Manipal circular creates a mess!

Manipal has seen a building boom in recent years as Manipal University started growing leaps and bounds. A builder explained: “Many buyers of our apartments are faculty and staff of the university itself. Many are doctors and heads of department. Some have invested in two or more flats. “These flats are let out to students and the owners make a neat pile out of it,” said the builder on condition of anonymity.

Partying in Manipal (pic 'grabbed' from tripadvisor.com)

Partying in Manipal (click on pic to view as slideshow)

Manipal, March 25: Builders, brokers, restaurateurs, flat and house owners — and of course, the students of a premier institution under Manipal University have started grumbling about a new order that makes staying in hostels and eating in the mess compulsory.

A circular issued by Manipal Institute of Technology’s chief warden has said that it is mandatory for first, second and third year Manipal Institute of Technology (MIT) students to stay in hostels with effect from August 2013.

The students have taken to social media to express their unhappiness at the order, which means they would have to shell out more from their pockets for boarding and food.

FB comments on the MIT "mess"

FB comments on the MIT “mess”

According to students, not all of them can afford the high hostel and mess fees. Anshuman Mishra, a second-year student was quoted by The Manipal Journal as saying: “Staying outside on your own is a lot cheaper than staying in hostels. For a single year, my expenses come to about Rs 80,000 including rent, bills, A.C., food and everything. But staying in hostels itself is not less than one lakh. It is simply not worth it.” (read here)

Many students also complain that they have choice of their cuisine outside and the order forcing them to eat the “horrible” mess food is simply in “bad taste”.

“Many of us have gone through such calls when we were asked to pay utility and mess dues at the end of even semester last year. It is very difficult for students to call back home and ask for money as we already are in a very costly college and it really hurts our conscience when are forced to do so. The worst part is that we can do absolutely nothing about it,” wrote Anshuman Mishra in Manipal the Talk (read here).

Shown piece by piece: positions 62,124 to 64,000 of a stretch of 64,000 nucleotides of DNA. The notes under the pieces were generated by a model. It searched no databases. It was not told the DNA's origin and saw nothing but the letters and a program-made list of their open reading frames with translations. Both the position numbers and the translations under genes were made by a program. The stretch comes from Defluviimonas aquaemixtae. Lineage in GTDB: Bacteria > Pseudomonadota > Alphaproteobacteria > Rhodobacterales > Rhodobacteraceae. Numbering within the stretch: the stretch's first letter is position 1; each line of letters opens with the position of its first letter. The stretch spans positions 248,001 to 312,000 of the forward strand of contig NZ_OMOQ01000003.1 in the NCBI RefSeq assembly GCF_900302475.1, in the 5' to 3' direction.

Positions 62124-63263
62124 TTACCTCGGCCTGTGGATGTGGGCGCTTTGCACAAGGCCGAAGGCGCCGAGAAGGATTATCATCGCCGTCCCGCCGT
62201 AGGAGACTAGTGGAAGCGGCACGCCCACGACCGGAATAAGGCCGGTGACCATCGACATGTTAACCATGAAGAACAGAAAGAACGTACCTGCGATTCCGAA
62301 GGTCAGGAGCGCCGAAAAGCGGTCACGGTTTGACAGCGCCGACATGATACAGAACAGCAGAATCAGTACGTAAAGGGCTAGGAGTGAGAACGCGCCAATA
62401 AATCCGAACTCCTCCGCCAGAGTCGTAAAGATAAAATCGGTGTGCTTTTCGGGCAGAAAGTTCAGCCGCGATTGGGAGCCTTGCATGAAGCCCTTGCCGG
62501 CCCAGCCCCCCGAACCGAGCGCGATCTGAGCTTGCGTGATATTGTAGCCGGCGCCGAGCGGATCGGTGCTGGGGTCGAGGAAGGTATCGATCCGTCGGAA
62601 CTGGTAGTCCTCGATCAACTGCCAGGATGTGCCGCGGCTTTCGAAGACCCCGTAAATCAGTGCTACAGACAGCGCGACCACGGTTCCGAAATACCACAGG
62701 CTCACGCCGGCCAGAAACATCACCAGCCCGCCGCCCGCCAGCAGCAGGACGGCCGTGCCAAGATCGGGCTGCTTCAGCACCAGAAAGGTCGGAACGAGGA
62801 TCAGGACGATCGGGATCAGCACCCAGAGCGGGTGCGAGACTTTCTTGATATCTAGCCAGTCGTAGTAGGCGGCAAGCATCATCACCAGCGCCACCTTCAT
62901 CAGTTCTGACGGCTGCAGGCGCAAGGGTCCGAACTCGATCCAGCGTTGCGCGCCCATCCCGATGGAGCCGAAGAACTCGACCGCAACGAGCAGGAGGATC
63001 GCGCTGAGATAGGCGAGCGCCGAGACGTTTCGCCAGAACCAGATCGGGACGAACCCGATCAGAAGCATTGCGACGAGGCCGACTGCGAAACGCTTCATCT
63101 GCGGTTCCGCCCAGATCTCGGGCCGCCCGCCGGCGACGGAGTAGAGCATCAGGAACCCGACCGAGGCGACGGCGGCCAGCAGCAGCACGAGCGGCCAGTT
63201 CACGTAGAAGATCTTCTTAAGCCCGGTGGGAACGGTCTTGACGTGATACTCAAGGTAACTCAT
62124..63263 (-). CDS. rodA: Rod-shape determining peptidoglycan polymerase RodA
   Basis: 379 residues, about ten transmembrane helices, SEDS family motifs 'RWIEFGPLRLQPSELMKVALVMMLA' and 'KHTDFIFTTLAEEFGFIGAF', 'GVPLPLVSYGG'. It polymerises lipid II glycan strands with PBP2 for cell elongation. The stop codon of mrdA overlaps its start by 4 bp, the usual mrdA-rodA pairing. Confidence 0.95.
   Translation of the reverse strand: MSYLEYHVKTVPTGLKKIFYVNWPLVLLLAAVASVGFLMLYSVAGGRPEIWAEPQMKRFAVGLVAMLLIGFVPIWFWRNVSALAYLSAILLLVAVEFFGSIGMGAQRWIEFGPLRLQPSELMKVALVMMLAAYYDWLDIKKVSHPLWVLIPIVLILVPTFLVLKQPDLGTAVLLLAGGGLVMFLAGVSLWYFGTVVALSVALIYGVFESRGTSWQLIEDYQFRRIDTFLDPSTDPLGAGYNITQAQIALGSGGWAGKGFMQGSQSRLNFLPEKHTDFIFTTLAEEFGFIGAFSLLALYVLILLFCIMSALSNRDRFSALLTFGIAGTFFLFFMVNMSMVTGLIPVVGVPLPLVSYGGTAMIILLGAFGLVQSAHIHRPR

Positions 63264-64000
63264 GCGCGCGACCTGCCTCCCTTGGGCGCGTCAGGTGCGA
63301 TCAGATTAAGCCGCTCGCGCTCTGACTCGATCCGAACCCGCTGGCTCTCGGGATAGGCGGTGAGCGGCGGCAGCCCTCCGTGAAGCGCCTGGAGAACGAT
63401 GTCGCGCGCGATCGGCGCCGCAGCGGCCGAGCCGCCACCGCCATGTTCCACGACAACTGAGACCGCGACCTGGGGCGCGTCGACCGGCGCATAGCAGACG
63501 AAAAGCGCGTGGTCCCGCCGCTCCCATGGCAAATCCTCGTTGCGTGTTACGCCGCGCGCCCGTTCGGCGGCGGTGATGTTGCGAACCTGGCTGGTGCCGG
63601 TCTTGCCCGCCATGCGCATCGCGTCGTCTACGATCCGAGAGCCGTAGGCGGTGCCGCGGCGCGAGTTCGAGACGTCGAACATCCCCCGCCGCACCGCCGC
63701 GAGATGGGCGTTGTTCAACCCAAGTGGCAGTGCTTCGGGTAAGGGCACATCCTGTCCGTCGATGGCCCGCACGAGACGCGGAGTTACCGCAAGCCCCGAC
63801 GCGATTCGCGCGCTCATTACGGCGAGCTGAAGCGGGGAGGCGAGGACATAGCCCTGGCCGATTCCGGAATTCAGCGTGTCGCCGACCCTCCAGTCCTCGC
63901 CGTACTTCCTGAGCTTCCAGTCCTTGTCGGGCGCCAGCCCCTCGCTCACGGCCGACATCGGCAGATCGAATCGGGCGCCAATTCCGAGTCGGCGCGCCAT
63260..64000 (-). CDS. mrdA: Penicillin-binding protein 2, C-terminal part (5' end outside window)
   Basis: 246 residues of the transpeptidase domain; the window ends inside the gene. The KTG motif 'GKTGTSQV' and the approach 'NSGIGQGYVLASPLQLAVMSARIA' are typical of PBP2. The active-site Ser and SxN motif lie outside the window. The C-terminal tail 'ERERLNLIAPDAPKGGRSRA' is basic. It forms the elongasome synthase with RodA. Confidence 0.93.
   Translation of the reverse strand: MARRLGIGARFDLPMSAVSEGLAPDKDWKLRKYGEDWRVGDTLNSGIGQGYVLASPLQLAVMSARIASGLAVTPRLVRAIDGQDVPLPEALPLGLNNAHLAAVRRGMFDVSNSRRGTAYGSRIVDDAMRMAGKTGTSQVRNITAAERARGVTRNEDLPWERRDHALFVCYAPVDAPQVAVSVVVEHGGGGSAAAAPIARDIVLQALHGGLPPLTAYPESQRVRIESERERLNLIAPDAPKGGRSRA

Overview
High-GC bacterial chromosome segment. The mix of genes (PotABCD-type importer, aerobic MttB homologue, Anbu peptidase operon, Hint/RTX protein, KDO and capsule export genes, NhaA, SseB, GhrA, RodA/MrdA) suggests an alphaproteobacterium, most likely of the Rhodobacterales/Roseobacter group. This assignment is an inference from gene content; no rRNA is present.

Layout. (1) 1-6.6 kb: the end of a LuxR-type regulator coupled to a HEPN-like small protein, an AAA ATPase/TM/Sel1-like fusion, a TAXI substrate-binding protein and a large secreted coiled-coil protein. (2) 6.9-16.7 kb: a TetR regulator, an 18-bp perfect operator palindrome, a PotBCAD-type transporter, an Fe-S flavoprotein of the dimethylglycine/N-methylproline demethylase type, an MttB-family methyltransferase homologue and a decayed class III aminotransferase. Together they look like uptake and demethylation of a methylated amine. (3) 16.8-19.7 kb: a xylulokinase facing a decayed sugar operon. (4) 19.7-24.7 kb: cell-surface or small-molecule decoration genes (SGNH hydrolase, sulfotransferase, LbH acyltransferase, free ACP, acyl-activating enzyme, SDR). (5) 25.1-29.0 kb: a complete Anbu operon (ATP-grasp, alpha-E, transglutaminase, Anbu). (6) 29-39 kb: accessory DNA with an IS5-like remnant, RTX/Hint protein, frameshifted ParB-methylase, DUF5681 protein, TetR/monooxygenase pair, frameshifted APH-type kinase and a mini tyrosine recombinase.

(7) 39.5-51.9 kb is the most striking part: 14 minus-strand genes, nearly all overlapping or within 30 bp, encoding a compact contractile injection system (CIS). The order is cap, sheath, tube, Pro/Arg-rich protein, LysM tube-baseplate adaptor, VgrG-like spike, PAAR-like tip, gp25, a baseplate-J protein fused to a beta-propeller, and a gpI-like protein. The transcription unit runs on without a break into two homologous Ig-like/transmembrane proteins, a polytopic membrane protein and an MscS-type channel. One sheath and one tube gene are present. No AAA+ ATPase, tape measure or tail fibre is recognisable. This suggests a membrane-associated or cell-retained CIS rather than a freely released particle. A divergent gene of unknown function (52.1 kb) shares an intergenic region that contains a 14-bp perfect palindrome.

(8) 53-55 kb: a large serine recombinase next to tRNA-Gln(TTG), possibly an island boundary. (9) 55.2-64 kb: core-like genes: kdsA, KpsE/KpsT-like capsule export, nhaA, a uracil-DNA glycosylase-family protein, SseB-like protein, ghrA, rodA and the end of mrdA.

“Many students are staying outside and they have no clue as to what they are supposed. What makes matter worse is the fact that they have already obtained the lease for their flats for two years and can’t break the contract,” wrote Mishra.

A straw poll on Facebook showed that more than 450 students say that neither the hostel nor the mess fee be hiked. Thirtyone said that only hostel be made compulsory and not the mess, while only 11 said agreed with the new circular.

FB comment on the MIT "mess"

FB comment on the MIT “mess”

Commenting on the kind of response the circular has garnered from the students, Shashank Sarbada, president of the MIT Student Council told The Manipal Journal, “As of now, we can’t say anything for sure, but if the majority students are against this notice, then I’m sure the administration will take into account their point of view.”

Now you will be wondering how the others — part from students — mentioned in the opening paragraph of this story are affected?

Manipal has seen a building boom in recent years as Manipal University started growing leaps and bounds. A builder explained: “Many buyers of our apartments are faculty and staff of the university itself. Many are doctors and heads of department. Some have invested in two or more flats.

“These flats are let out to students and the owners make a neat pile out of it,” said the builder on condition of anonymity.

Ditto for the flat owners. However, one head of department in Kasturba Medical College pointed out that since almost a decade now, the university authorities were planning to make hostels compulsory and started constructing a lot of buildings for this. However, at the same time, the intake of students also increased drastically. The MIT has even leased out a hotel at Eshwar Nagar, converting it into an off-site hostel.

But every time such a step was mooted, many academics and senior management staff protested discreetly against these proposals as the “side income” of many of them too would have been hit.

For the restaurateurs, especially those having a bar on their premises, they fear their business would take take a beating.

At present, the bars and restaurants are full of students from the university — and not just MIT — every night. (It is another story that a lot of brawls take place and each bar is the exclusive preserve of a particular college. For example, MITians go to a particular bar, students of the hotel management college patronise another bar, doctors and students from KMC prefer some other one.)

With the hostel rule, the freedom of students to party late in the night and frequently also gets curtailed drastically.

But for many residents of Manipal, if implemented, this would be a “good thing”. The residents have to put up with many unruly students who disturb the peace in the apartments by partying along with loud music every night. “They also create a lot of mess by throwing garbage, beer cans and liquor bottles around,” said one resident, “besides using foul language.”

However, these long-time residents say “many times such rules have come, but pressure from vested interests have seen to it that these are not implemented in the true spirits”.

Some students are trying to organise some form of protest against the MIT chief warden’s circular, but in the end “we know who wins”, says a long-time resident of Eshwar Nagar, which in the immediate vicinity of MIT.

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